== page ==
Law-enforcement officials, IT security providers and executives at the RSA 2012 Conference were concerned about the kind of damage hacktivists can cause on networks and on a company's reputation. Still, while some see chaos, others see potential, and a panel of experts worried about all this technical knowledge going to waste.
Eric Strom, unit chief of the Federal Bureau of Investigation's cyber-initiative and resource fusion unit; Misha Glenny, a journalist; and Grady Summers, a vice president from Mandiant, joined Jeffrey Brown, a senior correspondent with "PBS NewsHour," for a panel on hacktivism at the RSA Conference in San Francisco Feb. 29. The panelists agreed that many of the hacker collectives online, such as Anonymous, were primarily political movements rather than criminal organizations.
For many of the members, the Internet is part of their lives, and computers and mobile devices integrate their digital and physical identities seamlessly. Hacktivism would be the preferred method of protest for a group comfortable with online life, Glenny said.
The groups are full of "skilled young people who are persuaded to go to the other side," said Glenny.
Anonymous is primarily viewed by members as a political movement, and its methods are political tools of protest, much in the same way marches and sit-ins were part of civil disobedience in the physical world. While organized criminals do recruit individual members for criminal activity or attempt to direct campaigns in a way to benefit their interests, for the most part, groups like Anonymous are political.
It is difficult to draw the distinction between what is a legitimate protest and what is illegal, said Summers. While launching distributed denial-of-service attacks are illegal, it's not always clear how taking a site offline is more disruptive than physically protesting in front of an organization and preventing it from doing business, he said.
For many organizations, last year was the first time information security was even mentioned in front of the board of directors. Hacktivists aren't just a security concern for organizations, but also a public relations issue. Regardless of whether a cyber-incident was the work of Anonymous, and if it is an advanced persistent threat (APT) or something else, organizations still need to respond.
Anonymous has no formal hierarchy or organizational structure. A small group of highly skilled individuals influence other members, who are usually less advanced and younger, panelists said. Much of the activity in Anonymous' operations is carried out by younger members who are excited to be part of a political process.
The symbolism of the name Anonymous is incredibly "powerful," said Glenny, noting that the name shows there's no accountability and there's no way to trace the activities.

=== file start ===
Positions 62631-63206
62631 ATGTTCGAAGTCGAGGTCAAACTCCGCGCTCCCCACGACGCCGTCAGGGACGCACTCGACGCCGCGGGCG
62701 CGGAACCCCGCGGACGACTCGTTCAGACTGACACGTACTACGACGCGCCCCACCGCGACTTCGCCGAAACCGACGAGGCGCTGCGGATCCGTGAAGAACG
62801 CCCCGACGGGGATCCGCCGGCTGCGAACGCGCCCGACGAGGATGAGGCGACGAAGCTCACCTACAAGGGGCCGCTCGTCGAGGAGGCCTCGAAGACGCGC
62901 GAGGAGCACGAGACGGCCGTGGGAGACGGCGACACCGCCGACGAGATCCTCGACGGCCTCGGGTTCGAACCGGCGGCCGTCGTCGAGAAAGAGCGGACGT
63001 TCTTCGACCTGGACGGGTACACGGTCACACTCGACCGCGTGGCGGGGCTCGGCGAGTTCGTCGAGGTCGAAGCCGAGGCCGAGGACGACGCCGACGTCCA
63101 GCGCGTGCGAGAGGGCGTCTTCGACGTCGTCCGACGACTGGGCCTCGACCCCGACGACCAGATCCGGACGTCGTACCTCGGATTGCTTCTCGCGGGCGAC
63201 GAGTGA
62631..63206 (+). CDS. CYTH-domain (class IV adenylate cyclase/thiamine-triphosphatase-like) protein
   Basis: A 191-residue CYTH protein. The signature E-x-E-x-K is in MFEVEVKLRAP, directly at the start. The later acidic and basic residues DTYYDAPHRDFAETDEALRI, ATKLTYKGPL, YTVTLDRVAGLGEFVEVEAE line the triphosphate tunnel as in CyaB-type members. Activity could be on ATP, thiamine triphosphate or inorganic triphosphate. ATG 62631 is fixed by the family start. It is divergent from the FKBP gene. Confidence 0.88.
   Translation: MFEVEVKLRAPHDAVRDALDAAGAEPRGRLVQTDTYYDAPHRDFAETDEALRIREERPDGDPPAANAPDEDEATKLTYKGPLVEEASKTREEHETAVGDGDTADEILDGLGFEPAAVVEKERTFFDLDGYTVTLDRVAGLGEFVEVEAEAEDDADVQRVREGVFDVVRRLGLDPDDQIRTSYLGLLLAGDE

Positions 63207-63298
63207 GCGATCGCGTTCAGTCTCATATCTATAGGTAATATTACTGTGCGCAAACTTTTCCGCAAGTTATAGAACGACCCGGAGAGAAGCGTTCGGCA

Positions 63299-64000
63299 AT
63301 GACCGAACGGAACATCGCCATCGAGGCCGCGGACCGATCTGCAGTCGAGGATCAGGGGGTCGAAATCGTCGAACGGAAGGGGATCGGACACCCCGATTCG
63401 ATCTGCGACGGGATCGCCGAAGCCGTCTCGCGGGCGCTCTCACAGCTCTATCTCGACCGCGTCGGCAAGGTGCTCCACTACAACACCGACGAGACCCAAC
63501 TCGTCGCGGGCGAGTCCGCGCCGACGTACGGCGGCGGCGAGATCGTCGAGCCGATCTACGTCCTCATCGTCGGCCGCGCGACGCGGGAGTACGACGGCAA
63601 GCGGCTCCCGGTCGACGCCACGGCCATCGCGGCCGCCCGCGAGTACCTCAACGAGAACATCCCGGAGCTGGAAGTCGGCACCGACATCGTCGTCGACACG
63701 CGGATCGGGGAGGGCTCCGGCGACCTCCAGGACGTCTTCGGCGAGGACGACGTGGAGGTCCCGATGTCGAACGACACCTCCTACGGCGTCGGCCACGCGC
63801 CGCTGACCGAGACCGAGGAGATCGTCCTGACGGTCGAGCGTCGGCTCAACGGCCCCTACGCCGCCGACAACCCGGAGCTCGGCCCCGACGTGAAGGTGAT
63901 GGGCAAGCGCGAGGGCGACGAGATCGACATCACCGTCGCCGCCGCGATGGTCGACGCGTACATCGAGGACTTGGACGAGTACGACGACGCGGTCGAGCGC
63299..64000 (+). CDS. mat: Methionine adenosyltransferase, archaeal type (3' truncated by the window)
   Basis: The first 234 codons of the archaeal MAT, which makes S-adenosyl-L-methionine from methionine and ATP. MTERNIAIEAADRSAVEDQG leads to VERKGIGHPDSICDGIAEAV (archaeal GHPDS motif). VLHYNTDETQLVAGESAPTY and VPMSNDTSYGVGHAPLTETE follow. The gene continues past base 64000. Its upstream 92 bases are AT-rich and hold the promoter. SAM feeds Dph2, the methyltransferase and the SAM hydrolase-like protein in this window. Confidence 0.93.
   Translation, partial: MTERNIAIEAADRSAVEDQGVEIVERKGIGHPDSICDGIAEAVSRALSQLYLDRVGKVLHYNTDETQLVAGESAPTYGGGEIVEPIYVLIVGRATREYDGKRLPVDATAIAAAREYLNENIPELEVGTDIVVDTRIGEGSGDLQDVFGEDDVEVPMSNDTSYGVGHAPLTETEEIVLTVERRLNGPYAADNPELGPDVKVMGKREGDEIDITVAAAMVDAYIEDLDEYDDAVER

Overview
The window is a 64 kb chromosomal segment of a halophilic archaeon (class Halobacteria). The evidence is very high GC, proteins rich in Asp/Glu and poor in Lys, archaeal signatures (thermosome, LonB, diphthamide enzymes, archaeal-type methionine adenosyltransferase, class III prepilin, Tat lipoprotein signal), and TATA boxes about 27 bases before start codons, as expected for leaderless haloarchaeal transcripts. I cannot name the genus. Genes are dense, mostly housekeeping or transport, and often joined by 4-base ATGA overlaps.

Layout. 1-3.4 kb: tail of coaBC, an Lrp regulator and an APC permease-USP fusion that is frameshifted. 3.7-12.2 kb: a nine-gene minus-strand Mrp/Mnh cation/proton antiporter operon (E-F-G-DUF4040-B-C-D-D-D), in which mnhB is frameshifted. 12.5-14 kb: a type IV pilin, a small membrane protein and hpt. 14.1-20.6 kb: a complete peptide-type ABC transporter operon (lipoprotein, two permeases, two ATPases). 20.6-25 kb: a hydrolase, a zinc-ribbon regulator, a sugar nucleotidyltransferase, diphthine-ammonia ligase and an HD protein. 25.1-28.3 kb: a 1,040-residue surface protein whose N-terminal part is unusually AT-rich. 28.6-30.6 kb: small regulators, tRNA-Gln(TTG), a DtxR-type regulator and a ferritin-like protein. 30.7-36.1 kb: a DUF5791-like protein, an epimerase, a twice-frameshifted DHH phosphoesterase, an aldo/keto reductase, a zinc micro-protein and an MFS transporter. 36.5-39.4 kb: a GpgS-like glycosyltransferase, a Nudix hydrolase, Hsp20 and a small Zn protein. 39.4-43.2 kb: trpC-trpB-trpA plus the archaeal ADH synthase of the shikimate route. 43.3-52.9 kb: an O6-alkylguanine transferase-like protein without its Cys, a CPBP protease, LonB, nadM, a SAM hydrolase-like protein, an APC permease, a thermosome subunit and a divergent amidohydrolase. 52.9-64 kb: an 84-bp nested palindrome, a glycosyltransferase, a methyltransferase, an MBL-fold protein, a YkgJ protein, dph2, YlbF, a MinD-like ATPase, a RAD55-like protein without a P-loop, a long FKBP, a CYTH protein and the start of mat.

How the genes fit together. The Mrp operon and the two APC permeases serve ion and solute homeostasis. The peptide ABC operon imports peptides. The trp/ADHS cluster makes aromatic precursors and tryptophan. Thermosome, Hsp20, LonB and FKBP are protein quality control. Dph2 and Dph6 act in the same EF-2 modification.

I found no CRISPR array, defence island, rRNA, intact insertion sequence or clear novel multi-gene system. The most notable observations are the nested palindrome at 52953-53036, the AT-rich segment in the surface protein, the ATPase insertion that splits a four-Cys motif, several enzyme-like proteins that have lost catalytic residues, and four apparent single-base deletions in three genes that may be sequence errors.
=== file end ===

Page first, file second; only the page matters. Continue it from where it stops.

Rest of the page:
"Most of them are minors. How do we prosecute someone like that?" asked Strom. FBI agents generally wind up talking to the parents, Strom said.
A lot of people think hacktivists are just kids fooling around, but the bottom line is that they can cause a lot of harm to an organization, said Strom.
There was "not a single person in the room" who didn't know the kind of havoc hacktivists can wreak on an organization or feel "sick to the stomach" at the thought of being targeted, said Summers. But the amount of attention paid to groups may be overblown.
Even though he doesn't mean to make light of the issue, Summers is not expecting a zero-day attack from Anonymous.
Regardless of their motivation, hacktivists have forced two major changes among organizations. Their activities have increased information sharing between organizations and law enforcement, but they have also increased senior management's perception of the importance of security, said Summers.
Glenny advocated "rehabilitating" hacktivists to use their talents for the organizations, instead of against them. Instead of arresting and jailing hacktivists for taking part in the political protests, they should be hired by companies to provide insight and real technical skills, said Glenny.
"If your only skill is using a computer, and you're not able to do that, I think that's likely to put you back into the underground," said Glenny.
Summers didn't think it was likely that organizations would take on the responsibility of bringing hacktivists on board. While some companies have hired hackers in the past, there are others with a clear policy against the practice.
While hacktivists were for the most part youngbetween 14- and 22-years-oldthere are professionals and IT employees also taking part in these activities, said Strom. The older members often have enough skills to be hired as professionals. The younger members have skills that could be transferred to other uses, and it is important that officials try to divert their interests while they are still young, said Glenny.
"We have a lot of talent out there and we should start to think of developing methods so we can find incentives to channel those talents before it happens," said Glenny.